Ex-Liverpool ace Paul Stewart has given a lengthy and emotional interview in which he’s admitted abusing drugs during his professional career because he was suffering from depression.
He also claims his Reds manager Graeme Souness confronted him about it, but that he denied it, managing to avoid detection in blood tests because cocaine doesn’t stay in the system very long.
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Speaking to The Mirror, he said: “I started taking drugs at 27 or 28, when I was playing for Spurs, but it continued after that. I relied on it almost daily. I had a bad habit for 15 years, maybe more.
“Liverpool manager Graeme Souness asked me if I was taking drugs. I just denied it.
“Someone had told him that it was the case, and he questioned me about it.
“Marijuana stays a lot longer in the system, in the hair for example. But with cocaine, it goes very quickly and I would take that on a regular basis. I was tested for drugs, but it was random and I took the risk. I got away with it. It was a way of blocking out the abuse, so that is what I did.
“I could get it at any place, any time I wanted it. I don’t know how I managed to perform on the pitch. At times that is why I was not chosen.”
“You would not believe how many times I contemplated suicide, even when things were going well,” continued Stewart. “Drinking was a release. There were times I just felt so alone; there was loneliness, even at the very top of the game, like you would not believe.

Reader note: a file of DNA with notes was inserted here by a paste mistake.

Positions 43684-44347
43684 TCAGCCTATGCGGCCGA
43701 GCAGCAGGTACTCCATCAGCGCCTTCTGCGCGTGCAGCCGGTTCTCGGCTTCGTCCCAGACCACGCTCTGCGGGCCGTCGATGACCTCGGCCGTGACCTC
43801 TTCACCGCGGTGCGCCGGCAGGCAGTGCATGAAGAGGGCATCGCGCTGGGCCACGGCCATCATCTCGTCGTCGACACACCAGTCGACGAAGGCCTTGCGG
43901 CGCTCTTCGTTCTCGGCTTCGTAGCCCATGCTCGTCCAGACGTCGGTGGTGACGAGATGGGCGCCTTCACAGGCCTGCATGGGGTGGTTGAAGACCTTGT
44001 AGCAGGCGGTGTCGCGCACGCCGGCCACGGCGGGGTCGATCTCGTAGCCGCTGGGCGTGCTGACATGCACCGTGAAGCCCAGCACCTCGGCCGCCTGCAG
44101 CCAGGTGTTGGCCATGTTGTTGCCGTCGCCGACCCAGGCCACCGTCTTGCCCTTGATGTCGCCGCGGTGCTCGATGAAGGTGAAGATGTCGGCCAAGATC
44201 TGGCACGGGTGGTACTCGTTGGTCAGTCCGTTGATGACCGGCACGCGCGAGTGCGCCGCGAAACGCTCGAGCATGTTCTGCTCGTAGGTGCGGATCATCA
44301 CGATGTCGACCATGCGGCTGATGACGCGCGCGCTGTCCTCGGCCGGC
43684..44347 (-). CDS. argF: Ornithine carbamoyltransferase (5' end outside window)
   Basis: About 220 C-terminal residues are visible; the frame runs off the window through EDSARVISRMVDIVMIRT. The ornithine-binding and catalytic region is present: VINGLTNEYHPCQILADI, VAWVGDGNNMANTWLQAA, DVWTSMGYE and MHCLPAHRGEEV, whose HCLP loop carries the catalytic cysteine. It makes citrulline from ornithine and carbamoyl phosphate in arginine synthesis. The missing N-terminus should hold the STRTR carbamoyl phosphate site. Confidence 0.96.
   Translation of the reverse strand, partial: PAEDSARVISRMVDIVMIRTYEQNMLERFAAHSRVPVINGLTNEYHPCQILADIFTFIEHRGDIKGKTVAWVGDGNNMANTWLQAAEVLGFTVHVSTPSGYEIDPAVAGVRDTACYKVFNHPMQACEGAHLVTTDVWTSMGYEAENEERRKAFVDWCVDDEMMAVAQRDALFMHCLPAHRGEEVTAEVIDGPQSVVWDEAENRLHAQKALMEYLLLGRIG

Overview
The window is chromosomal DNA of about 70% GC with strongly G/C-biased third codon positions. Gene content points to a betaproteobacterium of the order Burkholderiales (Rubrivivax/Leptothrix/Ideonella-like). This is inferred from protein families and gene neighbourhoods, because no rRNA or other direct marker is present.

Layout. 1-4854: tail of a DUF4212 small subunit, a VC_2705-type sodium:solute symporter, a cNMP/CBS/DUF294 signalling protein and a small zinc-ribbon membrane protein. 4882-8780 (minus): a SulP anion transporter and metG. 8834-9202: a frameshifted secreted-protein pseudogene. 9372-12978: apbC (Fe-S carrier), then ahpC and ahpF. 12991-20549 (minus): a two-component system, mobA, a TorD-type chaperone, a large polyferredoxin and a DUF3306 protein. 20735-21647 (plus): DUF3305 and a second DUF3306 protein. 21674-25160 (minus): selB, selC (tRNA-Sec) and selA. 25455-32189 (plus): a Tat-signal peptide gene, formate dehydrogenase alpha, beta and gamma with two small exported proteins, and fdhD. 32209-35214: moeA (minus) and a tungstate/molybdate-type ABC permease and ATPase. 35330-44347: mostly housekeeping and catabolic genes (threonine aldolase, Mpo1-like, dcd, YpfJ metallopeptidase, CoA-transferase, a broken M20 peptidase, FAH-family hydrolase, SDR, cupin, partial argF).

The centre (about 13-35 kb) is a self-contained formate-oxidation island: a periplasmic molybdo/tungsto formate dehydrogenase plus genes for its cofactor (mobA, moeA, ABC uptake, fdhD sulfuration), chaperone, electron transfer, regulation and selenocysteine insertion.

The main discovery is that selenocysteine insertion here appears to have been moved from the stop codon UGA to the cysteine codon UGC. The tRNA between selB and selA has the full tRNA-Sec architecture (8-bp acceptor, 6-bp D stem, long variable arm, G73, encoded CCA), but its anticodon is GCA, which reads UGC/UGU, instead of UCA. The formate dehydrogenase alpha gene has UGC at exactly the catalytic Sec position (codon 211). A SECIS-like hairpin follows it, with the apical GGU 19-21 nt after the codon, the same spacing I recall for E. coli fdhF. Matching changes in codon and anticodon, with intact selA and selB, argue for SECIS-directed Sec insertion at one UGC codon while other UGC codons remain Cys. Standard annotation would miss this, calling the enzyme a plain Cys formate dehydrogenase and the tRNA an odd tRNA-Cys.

“I am sure there are players, lads who were with this group, who have struggled through life. I want them to feel they are not alone and not to be ashamed of it, and hopefully something can be done if these people are still alive. My abuser got my mother to fall under his spell, she was blind to it. It became impossible to do anything.”
Stewart was contracted to Liverpool between 1992 and 1996, but after playing regularly in 1992/93, we loaned him out the next three seasons on the spin. He only racked up 32 top flight appearances in total, with injuries plaguing him – but now we can see there were clearly mitigating factors.
The highlight of his stint at Anfield came in Europe, scoring a brace against Apollon Limassol in the Cup Winners’ Cup.
It takes a lot for footballers to discuss mental health in the pubic, due to culture of masculinity and the embedded ‘stiff upper lip’ mentality. We praise Stewart for coming out in this manner and are sad for him that he didn’t have a better support network at the time. There’ll undoubtedly be current footballers going through similar issues. The important thing is to talk, be open and let those around you help.